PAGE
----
As the two libraries in McKinney—one on the east side of the city and one on the west—see more visitors and circulation continues to grow, Director of Libraries Spencer Smith said the challenge for the library system is to maintain and improve its quality of service.
From January 2017 to January 2018, the John and Judy Gay Library saw a 22 percent growth in circulation, and the Roy and Helen Hall Memorial Library saw a 5-6 percent growth, Smith said.
The library system recently updated its long-range plan, which will be used as a guideline for the next five years. The last long-range plan covered 2005-15. However, library staff found that the city’s growth and social and technology changes required a more frequent approach, resulting in a new five-year plan rather than a 10-year plan.
“The plan was kind of outdated just a few years after it was put out there,” Smith said. “I think it was very ambitious. … The previous plan called for four libraries. … And the cost of doing that was high, was really high, and quite honestly I don’t think that we have tapped all the potential of the two locations we have.”
Since 2005, when the last plan was implemented, McKinney’s population has grown by more than 85,000 residents, according to the city of McKinney’s population estimates.
“We’ve experienced record-setting attendance to events and participation in our reading program the past two years,” Smith said in a city news release. “The increased traffic at the library is a testament to how important the library is to the community as a quality-of-life amenity.”
McKinney resident Kara Hart moved to the city about five years ago. She said her daughter loves reading, and the library is an affordable place to fulfill her daughter’s love.
Hart said the library and its programs offer socialization for her and her children.
“[The library] gives you the opportunity to get out and get interaction to your kids—socialization to your kids without having to spend very much money if at all,” said Tim Mahoney, a Princeton resident but a McKinney library cardholder.
As more people like Hart and Mahoney visit the libraries, additional services, books and programs are expected to be added, Smith said.
Meeting the demand
In the span of 10 years from 2005-15, the McKinney Library System has seen 992,837 more customers, or 106 percent growth. During the same time, there have been 4,360 more library cards issued—93 percent growth.
Pete Samsury, chairman of the Library Advisory Board, which advises McKinney City Council on matters relating to library services, said the library is making changes to keep up with growth.
The library system will be expanding its adult fiction collection, rearranging collections at the Roy and Helen Hall Memorial Library, digitalizing local history collections, providing e-mail and cloud storage to library account holders, incorporating a database search tool and introducing a 24-hour storefront library, according to the plan.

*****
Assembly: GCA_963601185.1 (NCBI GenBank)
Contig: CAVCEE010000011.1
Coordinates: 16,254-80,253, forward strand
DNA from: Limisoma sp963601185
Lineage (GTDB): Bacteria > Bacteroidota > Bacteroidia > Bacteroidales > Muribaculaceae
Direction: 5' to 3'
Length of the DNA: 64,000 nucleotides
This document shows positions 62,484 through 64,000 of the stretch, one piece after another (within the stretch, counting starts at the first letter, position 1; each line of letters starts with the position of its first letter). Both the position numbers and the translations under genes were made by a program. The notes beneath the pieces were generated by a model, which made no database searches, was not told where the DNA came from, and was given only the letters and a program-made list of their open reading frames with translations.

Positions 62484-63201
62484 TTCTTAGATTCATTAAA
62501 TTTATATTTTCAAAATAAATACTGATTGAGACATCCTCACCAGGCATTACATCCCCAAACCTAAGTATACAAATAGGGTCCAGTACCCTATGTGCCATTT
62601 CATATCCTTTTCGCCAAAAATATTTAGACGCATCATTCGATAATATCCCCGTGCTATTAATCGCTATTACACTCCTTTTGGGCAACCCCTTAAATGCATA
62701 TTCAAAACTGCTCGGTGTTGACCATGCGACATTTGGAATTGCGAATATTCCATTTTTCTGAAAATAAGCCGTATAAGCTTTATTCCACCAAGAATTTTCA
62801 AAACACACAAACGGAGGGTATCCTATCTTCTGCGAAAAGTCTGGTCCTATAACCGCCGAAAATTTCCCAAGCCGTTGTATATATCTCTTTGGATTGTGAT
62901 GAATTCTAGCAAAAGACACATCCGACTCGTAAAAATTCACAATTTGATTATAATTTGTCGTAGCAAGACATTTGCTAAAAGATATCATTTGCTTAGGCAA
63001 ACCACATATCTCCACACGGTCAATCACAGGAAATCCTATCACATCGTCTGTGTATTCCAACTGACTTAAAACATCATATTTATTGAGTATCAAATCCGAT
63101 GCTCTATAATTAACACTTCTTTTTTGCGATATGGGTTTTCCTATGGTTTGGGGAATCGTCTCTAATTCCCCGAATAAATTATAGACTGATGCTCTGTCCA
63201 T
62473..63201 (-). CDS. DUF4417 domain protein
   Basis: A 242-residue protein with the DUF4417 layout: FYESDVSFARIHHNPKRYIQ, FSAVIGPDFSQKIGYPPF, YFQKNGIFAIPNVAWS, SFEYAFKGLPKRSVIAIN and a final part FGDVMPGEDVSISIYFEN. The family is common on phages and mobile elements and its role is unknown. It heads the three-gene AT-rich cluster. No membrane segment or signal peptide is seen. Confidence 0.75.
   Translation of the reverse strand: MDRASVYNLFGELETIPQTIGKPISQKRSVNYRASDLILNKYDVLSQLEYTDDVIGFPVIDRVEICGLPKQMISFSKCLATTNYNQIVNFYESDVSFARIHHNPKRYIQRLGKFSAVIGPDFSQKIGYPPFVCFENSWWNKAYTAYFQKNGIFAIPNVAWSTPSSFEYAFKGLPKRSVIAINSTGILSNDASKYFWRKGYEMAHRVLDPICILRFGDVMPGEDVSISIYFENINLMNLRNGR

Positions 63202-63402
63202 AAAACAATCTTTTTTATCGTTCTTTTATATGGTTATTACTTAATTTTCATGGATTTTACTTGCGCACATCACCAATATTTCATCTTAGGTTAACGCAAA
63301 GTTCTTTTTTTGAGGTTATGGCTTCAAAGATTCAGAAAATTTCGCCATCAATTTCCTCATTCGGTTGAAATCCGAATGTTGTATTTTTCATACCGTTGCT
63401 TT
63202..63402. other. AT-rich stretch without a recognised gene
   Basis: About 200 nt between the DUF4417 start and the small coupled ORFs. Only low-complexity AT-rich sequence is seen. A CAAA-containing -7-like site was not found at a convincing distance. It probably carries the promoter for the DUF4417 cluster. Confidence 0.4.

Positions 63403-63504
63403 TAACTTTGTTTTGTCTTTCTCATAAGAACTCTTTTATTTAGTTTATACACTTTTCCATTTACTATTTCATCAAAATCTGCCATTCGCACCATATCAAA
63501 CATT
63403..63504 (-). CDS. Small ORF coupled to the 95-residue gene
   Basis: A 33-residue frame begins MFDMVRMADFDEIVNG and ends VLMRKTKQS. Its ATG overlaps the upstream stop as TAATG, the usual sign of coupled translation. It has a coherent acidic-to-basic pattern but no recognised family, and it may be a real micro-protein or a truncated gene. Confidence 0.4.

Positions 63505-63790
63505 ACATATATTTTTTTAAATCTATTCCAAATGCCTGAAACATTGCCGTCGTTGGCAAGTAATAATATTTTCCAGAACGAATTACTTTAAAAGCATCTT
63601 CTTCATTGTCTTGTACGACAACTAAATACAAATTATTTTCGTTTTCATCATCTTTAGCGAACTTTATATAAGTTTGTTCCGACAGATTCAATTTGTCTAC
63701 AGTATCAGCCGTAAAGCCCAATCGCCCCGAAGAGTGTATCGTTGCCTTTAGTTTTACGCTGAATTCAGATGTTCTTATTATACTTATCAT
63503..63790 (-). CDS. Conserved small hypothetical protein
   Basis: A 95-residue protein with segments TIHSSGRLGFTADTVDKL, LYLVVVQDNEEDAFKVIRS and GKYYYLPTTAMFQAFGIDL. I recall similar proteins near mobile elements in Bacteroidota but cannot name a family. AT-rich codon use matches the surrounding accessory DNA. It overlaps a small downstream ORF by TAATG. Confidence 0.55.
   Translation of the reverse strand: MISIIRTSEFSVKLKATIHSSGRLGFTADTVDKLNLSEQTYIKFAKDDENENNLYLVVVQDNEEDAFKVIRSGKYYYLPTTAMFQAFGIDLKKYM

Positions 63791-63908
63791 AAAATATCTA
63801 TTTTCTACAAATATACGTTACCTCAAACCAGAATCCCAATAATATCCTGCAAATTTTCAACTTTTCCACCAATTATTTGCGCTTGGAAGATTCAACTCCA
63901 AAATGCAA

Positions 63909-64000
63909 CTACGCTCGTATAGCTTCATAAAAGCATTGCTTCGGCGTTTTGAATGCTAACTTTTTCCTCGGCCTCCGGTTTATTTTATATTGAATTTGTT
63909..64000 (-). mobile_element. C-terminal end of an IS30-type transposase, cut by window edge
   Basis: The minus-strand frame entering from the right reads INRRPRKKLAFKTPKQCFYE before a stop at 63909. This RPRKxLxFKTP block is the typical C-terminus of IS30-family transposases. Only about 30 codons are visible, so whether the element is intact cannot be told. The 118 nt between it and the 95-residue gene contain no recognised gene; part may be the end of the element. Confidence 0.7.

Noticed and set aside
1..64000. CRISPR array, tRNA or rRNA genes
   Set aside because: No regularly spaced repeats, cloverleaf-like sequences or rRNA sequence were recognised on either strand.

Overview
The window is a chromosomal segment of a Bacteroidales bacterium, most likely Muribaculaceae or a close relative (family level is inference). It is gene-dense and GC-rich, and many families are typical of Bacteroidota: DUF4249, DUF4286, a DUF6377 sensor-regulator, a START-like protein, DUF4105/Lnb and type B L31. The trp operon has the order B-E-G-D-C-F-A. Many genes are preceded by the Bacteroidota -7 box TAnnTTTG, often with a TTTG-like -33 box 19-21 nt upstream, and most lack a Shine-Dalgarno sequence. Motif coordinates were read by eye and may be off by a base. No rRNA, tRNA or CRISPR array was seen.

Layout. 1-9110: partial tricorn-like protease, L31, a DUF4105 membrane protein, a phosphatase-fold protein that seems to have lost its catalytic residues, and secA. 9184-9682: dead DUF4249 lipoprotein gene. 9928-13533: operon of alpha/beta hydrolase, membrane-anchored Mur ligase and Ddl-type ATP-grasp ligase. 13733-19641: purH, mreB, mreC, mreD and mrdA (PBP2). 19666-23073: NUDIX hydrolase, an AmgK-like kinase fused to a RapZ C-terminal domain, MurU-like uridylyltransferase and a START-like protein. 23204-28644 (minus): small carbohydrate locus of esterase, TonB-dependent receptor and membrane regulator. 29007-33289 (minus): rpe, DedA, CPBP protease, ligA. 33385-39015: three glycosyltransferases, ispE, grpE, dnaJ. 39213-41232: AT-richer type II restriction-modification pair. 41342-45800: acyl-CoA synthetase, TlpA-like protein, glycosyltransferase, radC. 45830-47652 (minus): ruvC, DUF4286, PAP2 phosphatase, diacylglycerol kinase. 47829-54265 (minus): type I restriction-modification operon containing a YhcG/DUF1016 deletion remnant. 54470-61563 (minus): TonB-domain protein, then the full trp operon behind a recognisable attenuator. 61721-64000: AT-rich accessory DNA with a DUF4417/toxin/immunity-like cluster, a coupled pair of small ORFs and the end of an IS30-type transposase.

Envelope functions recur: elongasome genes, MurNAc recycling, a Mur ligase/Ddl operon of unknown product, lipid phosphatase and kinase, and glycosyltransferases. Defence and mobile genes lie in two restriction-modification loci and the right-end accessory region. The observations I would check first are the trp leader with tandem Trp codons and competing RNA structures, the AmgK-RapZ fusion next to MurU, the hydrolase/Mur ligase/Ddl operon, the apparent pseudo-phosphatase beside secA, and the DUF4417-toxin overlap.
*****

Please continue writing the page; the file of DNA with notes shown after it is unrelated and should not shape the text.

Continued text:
The libraries’ “bread-and-butter” is children’s programs, which have historically been the main focus of what the library offers, Smith said.
Adult programs, however, are not as plentiful and are an area Samsury said the library system should look into as the percentage of library cards issued to adults has increased 61 percent over the past 10 years.
“What we’re working towards is increasing the quality and quantity of programs,” Smith said. “If you look at some of our surrounding libraries ... our consistency and volume aren’t where they could be, and so we’re working to ramp that up.”
Plans to expand and renovate the John and Judy Gay Library are also in the works. The library is currently 19,000 square feet but will soon have nearly double the square footage, Smith said.
In November 2015 a bond was approved to expand and renovate the library. The expansion, which includes a larger designated teen space and room for extra programs, is still in the design phase, but Smith hopes to schedule a groundbreaking this summer with a completion date of summer 2019.
This spring the libraries will add bilingual literature to its collection, color and double-sided printing, and a mobile library, Smith said.
The bilingual collection, which will be children’s picture and board books to start, will be available at both libraries in late spring.
“We are focusing, currently, on Spanish-English, Hindi-English, Vietnamese-English, Korean-English and Mandarin Chinese-English, but will expand to other languages depending on availability and demand,” said Smith.
The library system plans to release a mobile library in early April. This electric vehicle will allow the library to attend community events and visit a variety of communities in McKinney, Smith said.
The vehicle will have pop-up bookshelves and allow library staff to set up tables and provide Wi-Fi to those nearby.
“If it can do what we think it can do then potentially there will be more [mobile library vehicles] in the future,” Smith said.
According to the long-range plan, a 7,000-square-foot storefront branch is recommended for future use along US 380. The facility would operate 24 hours a day and offer popular materials and meeting space. No timeline is available for this project.